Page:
The Authors review the electroclinical pictures of a large population of 37 females and 21 males outlining the existance of an epileptic syndrome characterized by the recurrence of long-lasting myoclonic status in children with a non progressive encephalopathy. The Authors discuss the etiology in 50% of the cases is genetic and in 25% the diagnosis was of Angelmn Syndrome. Only an early recognition allows an adequate treatment avoiding or limiting the worsening of the neuropsychological impairment. Furthermore a correct electroclinical analysis allows to distinguish three peculiar subsets having an important diagnostic and prognostic significance. The first characterized by the association of absences, subcontinuous jerks at times rhythmic or arrhythmic mainly positive, brief myoclonic absences and hypnagogic startles allowing an early diagnosis of Angelman syndrome. The second characterized by the association of absence status and continuous rhythmic myoclonus, mainly negative, mixed with sudden uncontrolled continuous dyskinetic movements leading to a clinical picture of hyperkinetic aposturality. This condition affecting only females probably with cortical malformations, remains invariably refractory to all treatment. The third characterized by a continuous spike activity on rolandic regions persisting throughout life accompanied by bilateral rhythmic myoclonias followed by an inhibitory phenomenon, leading to a progressive neuromotor deterioration corresponding to a form of myoclonic progressive epilepsy in absence of a progressive disease. Also, in these cases, the aetiological factor is frequently constituted by a cortical dysplasia involving the motor area.

Myoclonic status in non-progressive encephalopaties (MSNPE)

DALLA BERNARDINA, Bernardo;DARRA, Francesca
2012

Abstract

The Authors review the electroclinical pictures of a large population of 37 females and 21 males outlining the existance of an epileptic syndrome characterized by the recurrence of long-lasting myoclonic status in children with a non progressive encephalopathy. The Authors discuss the etiology in 50% of the cases is genetic and in 25% the diagnosis was of Angelmn Syndrome. Only an early recognition allows an adequate treatment avoiding or limiting the worsening of the neuropsychological impairment. Furthermore a correct electroclinical analysis allows to distinguish three peculiar subsets having an important diagnostic and prognostic significance. The first characterized by the association of absences, subcontinuous jerks at times rhythmic or arrhythmic mainly positive, brief myoclonic absences and hypnagogic startles allowing an early diagnosis of Angelman syndrome. The second characterized by the association of absence status and continuous rhythmic myoclonus, mainly negative, mixed with sudden uncontrolled continuous dyskinetic movements leading to a clinical picture of hyperkinetic aposturality. This condition affecting only females probably with cortical malformations, remains invariably refractory to all treatment. The third characterized by a continuous spike activity on rolandic regions persisting throughout life accompanied by bilateral rhythmic myoclonias followed by an inhibitory phenomenon, leading to a progressive neuromotor deterioration corresponding to a form of myoclonic progressive epilepsy in absence of a progressive disease. Also, in these cases, the aetiological factor is frequently constituted by a cortical dysplasia involving the motor area.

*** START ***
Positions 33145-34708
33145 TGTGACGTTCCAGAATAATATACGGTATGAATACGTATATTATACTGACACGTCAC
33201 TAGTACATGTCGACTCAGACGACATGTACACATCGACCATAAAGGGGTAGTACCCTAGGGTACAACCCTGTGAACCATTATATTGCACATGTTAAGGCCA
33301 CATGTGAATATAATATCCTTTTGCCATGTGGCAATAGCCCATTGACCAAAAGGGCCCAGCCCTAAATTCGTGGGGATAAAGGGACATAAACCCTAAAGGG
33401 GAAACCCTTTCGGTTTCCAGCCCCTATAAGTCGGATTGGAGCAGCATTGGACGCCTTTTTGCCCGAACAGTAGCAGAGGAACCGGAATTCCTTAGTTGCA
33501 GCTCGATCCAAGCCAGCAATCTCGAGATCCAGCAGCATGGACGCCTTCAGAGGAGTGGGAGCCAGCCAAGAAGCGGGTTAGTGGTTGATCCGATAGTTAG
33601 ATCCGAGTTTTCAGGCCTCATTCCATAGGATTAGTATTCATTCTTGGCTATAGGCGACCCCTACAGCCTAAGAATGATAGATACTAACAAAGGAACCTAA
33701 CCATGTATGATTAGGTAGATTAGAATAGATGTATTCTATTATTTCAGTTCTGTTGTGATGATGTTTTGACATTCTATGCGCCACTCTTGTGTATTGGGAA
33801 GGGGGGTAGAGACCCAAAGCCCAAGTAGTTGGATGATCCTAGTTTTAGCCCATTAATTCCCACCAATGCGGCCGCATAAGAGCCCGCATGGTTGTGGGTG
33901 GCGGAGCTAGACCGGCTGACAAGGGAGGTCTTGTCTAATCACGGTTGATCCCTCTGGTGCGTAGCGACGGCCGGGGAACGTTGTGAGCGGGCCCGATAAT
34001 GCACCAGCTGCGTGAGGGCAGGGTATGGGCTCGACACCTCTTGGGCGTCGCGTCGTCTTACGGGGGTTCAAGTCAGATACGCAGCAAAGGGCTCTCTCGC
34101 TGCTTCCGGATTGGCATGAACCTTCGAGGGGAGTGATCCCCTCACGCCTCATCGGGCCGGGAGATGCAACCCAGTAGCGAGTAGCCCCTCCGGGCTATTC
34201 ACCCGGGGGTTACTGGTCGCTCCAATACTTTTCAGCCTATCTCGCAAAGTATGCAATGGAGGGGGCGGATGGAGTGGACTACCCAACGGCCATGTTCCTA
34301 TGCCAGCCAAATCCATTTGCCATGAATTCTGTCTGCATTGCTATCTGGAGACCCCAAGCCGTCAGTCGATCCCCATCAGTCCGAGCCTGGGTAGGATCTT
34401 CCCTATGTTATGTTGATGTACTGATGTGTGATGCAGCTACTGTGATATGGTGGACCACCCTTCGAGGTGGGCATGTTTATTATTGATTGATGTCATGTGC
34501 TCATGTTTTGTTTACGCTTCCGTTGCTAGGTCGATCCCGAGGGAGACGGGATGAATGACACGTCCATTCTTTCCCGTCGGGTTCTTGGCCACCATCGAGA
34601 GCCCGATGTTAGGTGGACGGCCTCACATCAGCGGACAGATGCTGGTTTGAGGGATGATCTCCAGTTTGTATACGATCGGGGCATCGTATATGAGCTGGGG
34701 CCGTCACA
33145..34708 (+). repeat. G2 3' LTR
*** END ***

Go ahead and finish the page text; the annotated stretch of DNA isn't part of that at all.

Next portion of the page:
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Utilizza questo identificativo per citare o creare un link a questo documento: http://hdl.handle.net/11562/478401
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